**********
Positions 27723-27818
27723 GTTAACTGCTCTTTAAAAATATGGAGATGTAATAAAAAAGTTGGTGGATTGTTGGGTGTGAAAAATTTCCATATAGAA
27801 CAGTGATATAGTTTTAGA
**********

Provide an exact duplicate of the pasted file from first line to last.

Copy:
Positions 27723-27818
27723 GTTAACTGCTCTTTAAAAATATGGAGATGTAATAAAAAAGTTGGTGGATTGTTGGGTGTGAAAAATTTCCATATAGAA
27801 CAGTGATATAGTTTTAGA